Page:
I think it's huge. I think gerrymandering has been the key step in perpetuating and enduring a Republican minority rule across the country. After the 2018 election, there were 59 million people who lived in a state in which one or both chambers of the state legislature was controlled by the party that won fewer votes in that year's election. It's tough to look at that and call yourself a democracy when power in the state legislature can't be shifted by a majority of citizens. When the maps are so unresponsive that the huge majority can't budge partisan control, politicians are insulated from the ballot box and are able to act in unaccountable ways.

Gerrymandered state legislatures create extreme policies that most Americans don't agree with, and policies that most the residents in these states don't agree with. Residents are powerless to stop the growth of personhood, abortion, reproductive rights bills in Ohio and Alabama and Georgia and Missouri. The transgender bathroom bills in North Carolina and the assaults on labor rights across the Midwest are, in large part, due to these gerrymandered legislatures.

But the very first thing that a gerrymandered legislature will go after is voting rights. Toughening or enacting voter ID bills, conducting voter purges, or eliminating days of early voting or closed precincts.

Oftentimes it starts in state legislatures.

What role did the gerrymandered legislatures play in the 2020 election cycle? 

The scheme that we have seen in this 2020 election, the president alleging all kinds of fraud and irregularities, was made possible by partisan gerrymandering. It's not a coincidence that this scheme was based around state legislators in Pennsylvania, Michigan, and Wisconsin. These are state legislators who first had to enable the president's narrative by refusing to allow mail-in ballots to be opened, processed, and tabulated before the election, like in 40 other states. That allowed Trump to be able to say, "Let me tell you what's going to happen. I'm going to have the lead on election day. And then all of these votes are going to be counted from Detroit and Philadelphia and Milwaukee, and they're going to steal it from me."

And beyond that, this ploy to have these state legislatures potentially overturn the popular vote in their states and cast electors for Trump, is also only made possible because Republicans control these states with fewer votes. It is wild to me that the Michigan house speaker goes to the White House to celebrate afterward with an $800 bottle of champagne at the Trump hotel. He's the Republican speaker of a house that Democrats always get more votes for statewide. Trump knew where to go when he was trying to hold onto power with fewer votes. The state legislatures in Michigan, Wisconsin, and Pennsylvania, are the experts at it. They have been doing it all decade.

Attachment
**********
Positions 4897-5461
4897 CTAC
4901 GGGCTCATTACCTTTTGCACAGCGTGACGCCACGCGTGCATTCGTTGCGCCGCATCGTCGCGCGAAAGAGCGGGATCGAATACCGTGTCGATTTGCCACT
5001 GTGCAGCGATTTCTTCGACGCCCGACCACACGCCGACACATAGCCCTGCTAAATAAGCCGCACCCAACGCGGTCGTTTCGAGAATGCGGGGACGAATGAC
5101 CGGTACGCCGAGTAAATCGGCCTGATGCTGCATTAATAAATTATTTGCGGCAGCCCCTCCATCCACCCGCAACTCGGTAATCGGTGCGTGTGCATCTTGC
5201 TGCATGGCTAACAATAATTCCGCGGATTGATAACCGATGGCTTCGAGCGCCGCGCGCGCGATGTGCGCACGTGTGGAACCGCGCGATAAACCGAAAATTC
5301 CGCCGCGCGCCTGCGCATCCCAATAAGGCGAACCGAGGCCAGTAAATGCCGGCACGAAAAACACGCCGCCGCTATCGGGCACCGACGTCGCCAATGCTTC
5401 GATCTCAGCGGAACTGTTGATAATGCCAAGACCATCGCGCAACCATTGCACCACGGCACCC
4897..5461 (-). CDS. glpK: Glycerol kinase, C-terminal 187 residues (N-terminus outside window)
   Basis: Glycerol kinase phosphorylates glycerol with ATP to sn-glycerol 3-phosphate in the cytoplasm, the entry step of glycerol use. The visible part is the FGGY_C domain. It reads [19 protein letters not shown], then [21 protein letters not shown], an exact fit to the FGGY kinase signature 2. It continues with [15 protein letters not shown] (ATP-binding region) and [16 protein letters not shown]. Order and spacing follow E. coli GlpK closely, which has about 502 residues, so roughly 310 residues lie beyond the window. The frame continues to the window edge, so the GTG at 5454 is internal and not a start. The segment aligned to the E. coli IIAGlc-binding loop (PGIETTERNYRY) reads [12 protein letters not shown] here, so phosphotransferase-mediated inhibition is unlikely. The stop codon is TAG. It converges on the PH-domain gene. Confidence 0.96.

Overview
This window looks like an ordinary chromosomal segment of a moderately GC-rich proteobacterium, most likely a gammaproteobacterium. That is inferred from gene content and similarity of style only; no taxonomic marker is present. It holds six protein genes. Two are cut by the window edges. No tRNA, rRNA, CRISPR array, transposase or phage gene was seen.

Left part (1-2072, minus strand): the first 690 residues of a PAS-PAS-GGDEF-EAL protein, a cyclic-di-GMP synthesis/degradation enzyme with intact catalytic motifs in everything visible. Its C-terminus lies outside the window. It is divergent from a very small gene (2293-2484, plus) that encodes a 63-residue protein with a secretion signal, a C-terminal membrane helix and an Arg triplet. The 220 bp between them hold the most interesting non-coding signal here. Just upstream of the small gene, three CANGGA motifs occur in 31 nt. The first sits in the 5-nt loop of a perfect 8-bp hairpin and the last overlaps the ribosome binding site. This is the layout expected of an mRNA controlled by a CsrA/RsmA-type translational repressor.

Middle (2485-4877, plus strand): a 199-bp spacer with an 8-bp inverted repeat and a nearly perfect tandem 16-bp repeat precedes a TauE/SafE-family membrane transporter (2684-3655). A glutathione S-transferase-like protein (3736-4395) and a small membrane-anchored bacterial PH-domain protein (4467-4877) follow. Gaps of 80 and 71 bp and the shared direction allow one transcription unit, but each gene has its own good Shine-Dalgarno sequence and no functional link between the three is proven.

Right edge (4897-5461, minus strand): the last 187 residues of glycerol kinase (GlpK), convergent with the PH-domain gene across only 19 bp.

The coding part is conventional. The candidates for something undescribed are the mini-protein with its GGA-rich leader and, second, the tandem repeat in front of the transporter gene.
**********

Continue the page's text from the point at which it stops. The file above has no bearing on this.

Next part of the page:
The crisis in this election would be if state legislators decided to send their own slate for electors to the electoral college. It is an interesting point that gerrymandering is not only creating an ideological gap between constituents and representatives, but it is also potentially creating the point where our democracy, one day, crumbles.

We were staggeringly lucky that this race wasn't just a little bit closer in a couple more states. They would have pushed that much harder and potentially run this entire experiment off the roads.

Where do we go from here? Are there reforms to push for?

A lot depends on what happens in these races in Georgia, and whether or not Democrats will have control of the Senate. And whether or not they'll be able to pass the electoral reform packages that they've proposed. If they're not able to do that, we're in for a complicated period.

We got lucky this time. We might not get lucky next time. We're already seeing some of these state legislatures are beginning to tighten up voting restrictions. There's already a bill in Texas that is attempting to make it illegal for counties to send out mail-in voting applications to citizens.

This period of minority rule and voting rights games didn't start with Donald Trump and it's not going to end with Donald Trump. Trump was not responsible for the gerrymandering of 2010, which set so much of this up. Trump was not on the Supreme court that gutted the Voting Rights Act in 2013.

Until the Republican party is willing to seek the vote of everyone and compete for all of these votes in a dynamic and multiracial democracy, it's hard to see how this changes.

There are lots of reforms that would help: ranked-choice voting, a national popular vote, independent redistricting commissions, campaign finance reform, the restoration of pre-clearance. But, it is a question of whether or not there is an appetite for addressing these sorts of topics in what is likely to be a divided Congress. While there is much to be hopeful about on the front of citizens organizing and working across party lines to try to fix these things, there's a little less to be optimistic about when it comes to politicians who rely on these divisions to win elections.